The Atlanticcover storypiece
Rice enters the room for the night's roundtable with her usual perfect posture, her walk somewhere between a march and a glide.

If nothing she says is particularly new or informative, it is hard not to be captivated by the secretary's mastery of the improvised sign language that briefers use to add emphasis and keep their audiences awake through lengthy stretches of officialese.

"There is an awful lot in the road map that can provide a guide," she says, turning her hand on its side and effecting a quick series of knifelike gestures on the table in front of her, promising swift and clear action--cutting a deal. To a follow-up question about the conditions of the road map, she notes the old view that "you had to fulfill everything in the road map before you could have discussions of the destination," crossing her arms defensively in front of her chest to indicate that the idea she has just expressed is now seen as a form of Israeli intransigence. When she mentions the "unity government," she holds her index fingers parallel to each other, to indicate that the government consists of two separate entities, one led by Prime Minister Ismail Haniyeh, which we will boycott, and the other led by President Abbas, whom we will continue to talk to. At the same time, she says, the Palestinians do have "obligations, certain responsibilities." Here she accompanies her words with the most elaborate pantomime of the night, a three-part display in which she opens her eyes wide, points with her index finger, and then jabs hard at the air three times.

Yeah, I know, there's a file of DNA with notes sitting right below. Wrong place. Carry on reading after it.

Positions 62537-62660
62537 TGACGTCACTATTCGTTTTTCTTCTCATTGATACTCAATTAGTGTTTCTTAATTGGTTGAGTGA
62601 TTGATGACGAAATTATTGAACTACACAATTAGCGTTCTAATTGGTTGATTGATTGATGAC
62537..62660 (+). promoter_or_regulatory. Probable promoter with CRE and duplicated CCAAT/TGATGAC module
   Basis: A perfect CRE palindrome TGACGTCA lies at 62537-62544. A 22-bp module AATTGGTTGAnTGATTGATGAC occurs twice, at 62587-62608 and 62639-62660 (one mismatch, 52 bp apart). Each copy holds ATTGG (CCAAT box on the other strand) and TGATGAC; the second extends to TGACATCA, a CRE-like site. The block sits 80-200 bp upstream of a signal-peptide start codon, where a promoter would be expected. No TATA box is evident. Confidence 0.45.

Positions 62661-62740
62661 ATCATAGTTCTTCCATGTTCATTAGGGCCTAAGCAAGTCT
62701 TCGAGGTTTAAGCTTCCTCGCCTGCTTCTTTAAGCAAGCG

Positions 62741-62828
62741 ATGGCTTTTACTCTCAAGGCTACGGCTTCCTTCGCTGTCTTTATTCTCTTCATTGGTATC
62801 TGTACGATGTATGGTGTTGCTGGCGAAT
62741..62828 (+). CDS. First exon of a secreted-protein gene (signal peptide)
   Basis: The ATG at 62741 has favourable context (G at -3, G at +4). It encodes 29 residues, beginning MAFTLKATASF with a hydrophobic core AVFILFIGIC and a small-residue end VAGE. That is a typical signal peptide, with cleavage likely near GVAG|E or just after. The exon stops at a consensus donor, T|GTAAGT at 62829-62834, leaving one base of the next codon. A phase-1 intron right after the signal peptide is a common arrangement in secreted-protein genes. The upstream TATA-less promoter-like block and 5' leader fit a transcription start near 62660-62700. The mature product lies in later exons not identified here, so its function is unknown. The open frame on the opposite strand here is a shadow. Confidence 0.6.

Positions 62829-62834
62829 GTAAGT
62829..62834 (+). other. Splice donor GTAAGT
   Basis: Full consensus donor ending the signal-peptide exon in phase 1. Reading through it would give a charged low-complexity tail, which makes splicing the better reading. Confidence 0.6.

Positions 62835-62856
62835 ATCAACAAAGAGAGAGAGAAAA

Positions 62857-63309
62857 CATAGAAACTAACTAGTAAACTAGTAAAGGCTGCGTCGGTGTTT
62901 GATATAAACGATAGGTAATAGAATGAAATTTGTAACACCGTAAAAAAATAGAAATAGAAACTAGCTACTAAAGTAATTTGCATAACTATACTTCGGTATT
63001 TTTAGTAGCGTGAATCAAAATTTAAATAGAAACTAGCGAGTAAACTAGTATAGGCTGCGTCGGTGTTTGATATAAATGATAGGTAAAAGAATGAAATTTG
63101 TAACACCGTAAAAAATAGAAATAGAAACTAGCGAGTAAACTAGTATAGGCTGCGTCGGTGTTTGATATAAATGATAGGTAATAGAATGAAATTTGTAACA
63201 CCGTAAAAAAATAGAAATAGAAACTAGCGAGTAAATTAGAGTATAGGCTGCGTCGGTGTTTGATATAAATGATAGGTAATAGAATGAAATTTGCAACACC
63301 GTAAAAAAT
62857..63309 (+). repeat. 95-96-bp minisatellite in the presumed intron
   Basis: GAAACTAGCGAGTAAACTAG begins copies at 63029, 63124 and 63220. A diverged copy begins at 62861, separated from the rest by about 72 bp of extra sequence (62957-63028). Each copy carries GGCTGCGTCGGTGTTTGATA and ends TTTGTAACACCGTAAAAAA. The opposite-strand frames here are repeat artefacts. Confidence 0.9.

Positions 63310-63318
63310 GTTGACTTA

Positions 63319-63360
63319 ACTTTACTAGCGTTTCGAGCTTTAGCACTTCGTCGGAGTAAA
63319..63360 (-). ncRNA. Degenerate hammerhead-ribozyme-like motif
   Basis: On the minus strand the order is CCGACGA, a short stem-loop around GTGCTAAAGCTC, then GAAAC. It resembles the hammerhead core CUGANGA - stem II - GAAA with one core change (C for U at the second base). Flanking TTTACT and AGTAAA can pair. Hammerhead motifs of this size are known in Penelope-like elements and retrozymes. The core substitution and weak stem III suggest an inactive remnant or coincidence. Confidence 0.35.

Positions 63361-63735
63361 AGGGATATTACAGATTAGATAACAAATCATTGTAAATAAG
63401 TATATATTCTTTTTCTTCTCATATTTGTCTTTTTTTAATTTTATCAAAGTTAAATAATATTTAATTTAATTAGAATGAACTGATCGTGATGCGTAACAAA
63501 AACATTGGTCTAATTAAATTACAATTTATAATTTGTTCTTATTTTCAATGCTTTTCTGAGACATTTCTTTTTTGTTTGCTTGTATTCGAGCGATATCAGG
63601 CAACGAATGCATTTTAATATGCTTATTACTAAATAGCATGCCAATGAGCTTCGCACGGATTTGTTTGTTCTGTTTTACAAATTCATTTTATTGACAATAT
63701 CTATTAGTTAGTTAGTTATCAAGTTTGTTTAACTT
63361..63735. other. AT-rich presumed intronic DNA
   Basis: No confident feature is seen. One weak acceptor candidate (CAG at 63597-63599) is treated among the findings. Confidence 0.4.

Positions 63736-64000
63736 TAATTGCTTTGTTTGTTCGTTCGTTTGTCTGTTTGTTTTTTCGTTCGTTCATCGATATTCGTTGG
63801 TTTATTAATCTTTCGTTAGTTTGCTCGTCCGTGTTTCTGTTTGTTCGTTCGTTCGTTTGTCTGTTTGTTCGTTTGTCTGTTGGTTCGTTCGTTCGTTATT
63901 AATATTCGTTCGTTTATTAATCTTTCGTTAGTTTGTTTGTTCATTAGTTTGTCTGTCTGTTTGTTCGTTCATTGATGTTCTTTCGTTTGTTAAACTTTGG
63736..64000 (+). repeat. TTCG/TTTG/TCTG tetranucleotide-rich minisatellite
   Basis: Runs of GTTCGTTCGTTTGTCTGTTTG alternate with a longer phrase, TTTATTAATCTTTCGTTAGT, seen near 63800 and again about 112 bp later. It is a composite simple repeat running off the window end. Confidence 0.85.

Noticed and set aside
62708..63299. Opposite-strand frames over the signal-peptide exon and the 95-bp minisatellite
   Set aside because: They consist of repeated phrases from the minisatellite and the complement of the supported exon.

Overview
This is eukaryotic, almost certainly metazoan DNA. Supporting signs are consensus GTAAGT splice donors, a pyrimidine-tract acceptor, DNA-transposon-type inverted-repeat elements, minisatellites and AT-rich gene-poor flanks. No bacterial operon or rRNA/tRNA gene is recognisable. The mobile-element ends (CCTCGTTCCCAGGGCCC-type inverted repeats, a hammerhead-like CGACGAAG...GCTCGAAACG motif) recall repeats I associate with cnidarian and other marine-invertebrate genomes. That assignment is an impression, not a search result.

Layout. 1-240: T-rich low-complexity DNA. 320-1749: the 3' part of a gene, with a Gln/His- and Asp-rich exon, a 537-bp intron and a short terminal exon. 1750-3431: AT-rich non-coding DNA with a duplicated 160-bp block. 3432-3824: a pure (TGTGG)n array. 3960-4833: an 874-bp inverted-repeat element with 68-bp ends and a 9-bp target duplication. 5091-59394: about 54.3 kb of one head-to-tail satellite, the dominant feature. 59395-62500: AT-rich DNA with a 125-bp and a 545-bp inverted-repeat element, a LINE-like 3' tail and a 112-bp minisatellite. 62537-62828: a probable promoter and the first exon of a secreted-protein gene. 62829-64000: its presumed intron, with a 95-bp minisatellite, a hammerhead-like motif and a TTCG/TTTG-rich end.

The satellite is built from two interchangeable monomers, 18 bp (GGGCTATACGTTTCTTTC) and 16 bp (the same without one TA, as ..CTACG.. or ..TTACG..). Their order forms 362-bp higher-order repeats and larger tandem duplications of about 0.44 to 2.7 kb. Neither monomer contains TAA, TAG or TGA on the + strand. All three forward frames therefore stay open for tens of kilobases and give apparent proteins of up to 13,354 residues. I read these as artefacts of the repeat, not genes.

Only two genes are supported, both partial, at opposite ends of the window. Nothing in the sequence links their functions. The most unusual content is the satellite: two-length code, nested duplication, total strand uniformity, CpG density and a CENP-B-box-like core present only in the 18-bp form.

Isaac Chotiner